Walk down Missoula’s Hip Strip one day, and you might see a digitized art version of yourself rendered on a big-screen tv in the window of Wave & Circuit, a creative space across from Hellgate High School.

On April 6, the space will be open for a First Friday show. Attendees will be able to adjust the inputs and see themselves displayed as colorful triangles, web-like mesh, or a combination of other settings.

The program uses an xBox Kinect to capture an image and C++ code to render different variations of that image in real time. The result is a mesmerizing interactive visual and a burning curiosity about the capabilities of creative coding.

The interactive art piece is a collaboration between Wave & Circuit and the spring 2018 Montana Code School cohort with their instructor Austin Slominski.

Slominski helped coordinate the project between Wave & Circuit and Code School students Keesha Cain, Nathan Tully, Kerry Zahn, Matthew Sutton, Cassidy Tucker, and Kelsey Iverson. The space was interested in a new public art display, and the students were looking for creative ways to practice their growing coding skills. It was a perfect match.

The team used a C++ toolkit for the framework and pulled code from the open source community to build some of the settings for the art piece.

Iverson helped get the piece installed in March. She said the collaborative process extended beyond the Montana Code School and Wave & Circuit to the broader coding community.

“There’s actually a really amazing open source community around open framework that allows us to easily make this art piece,” Iverson said. “There’s a lot of open source code that’s already written to connect with the xBox Kinect to install these extra art pieces within to play with the xBox Kinect.”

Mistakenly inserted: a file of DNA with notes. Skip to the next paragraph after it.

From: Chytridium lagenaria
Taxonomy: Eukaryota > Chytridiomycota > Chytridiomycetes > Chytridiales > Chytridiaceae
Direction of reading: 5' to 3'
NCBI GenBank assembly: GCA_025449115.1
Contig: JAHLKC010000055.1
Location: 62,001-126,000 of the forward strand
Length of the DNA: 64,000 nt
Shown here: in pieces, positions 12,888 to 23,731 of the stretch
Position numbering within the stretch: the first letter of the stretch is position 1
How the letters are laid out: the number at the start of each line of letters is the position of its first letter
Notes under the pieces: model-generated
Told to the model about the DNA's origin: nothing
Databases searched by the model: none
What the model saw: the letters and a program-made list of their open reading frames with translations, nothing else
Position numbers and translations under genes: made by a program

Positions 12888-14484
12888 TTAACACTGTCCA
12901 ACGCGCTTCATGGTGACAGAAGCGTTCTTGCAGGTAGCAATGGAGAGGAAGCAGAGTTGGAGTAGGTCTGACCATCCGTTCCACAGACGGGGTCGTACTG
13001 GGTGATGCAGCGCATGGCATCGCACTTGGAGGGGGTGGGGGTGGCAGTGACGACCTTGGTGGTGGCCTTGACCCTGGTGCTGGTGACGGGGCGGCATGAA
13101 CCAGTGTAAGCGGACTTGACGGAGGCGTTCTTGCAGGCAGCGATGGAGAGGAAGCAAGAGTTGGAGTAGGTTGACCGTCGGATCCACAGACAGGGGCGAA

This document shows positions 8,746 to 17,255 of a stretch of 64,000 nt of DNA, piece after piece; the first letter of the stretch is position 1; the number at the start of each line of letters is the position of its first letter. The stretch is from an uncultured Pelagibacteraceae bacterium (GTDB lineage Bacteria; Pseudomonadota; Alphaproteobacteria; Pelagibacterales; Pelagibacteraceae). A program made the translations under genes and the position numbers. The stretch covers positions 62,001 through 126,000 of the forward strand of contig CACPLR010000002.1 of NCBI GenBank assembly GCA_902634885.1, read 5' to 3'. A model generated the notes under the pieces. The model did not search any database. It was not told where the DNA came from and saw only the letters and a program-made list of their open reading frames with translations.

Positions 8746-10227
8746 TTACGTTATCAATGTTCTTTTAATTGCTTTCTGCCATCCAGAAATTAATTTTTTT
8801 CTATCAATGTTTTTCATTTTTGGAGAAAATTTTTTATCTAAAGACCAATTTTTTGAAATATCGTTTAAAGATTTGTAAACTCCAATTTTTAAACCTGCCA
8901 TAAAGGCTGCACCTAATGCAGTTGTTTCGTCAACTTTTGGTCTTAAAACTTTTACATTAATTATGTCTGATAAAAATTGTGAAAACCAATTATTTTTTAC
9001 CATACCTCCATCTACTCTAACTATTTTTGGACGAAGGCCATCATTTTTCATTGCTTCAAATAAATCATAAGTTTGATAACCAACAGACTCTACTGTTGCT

Jay Bruns, co-founder of Wave & Circuit, said the piece has been well-received at other shows in the space.

“It’s beautiful, because kids will interact with it, and adults will interact with it, and it’s just fun,” Bruns said.

He added that working with Montana Code School is exactly the kind of collaboration that he was hoping for when he co-founded the space with Joe Glassy. Interdisciplinary art can foster creative new pursuits, Bruns said, and coding is no different.

“A coder’s job is really to make things transparent and just work,” Bruns said. “But the clever solutions that coders come up with in order to, you know, have brevity in their code, to have things work with other code bases, to utilize API’s– there’s a total art to that.”

While many think coding and tech work are more suited for math-oriented folk, Bruns said Wave & Circuit can help usurp those assumptions through interdisciplinary projects like the interactive art piece.

“If this can change someone’s perspective of what you could do with coding, then mission accomplished,” Bruns said.

The First Friday show on April 5 will feature the interactive art piece in addition to pieces from the Cool Art Club and local electronic music. Wave & Circuit also hosts casual creative tech meetups on the second Wednesday of each month at 7 pm. The space is located at 829 S. Higgins Ave.

By Katy Spence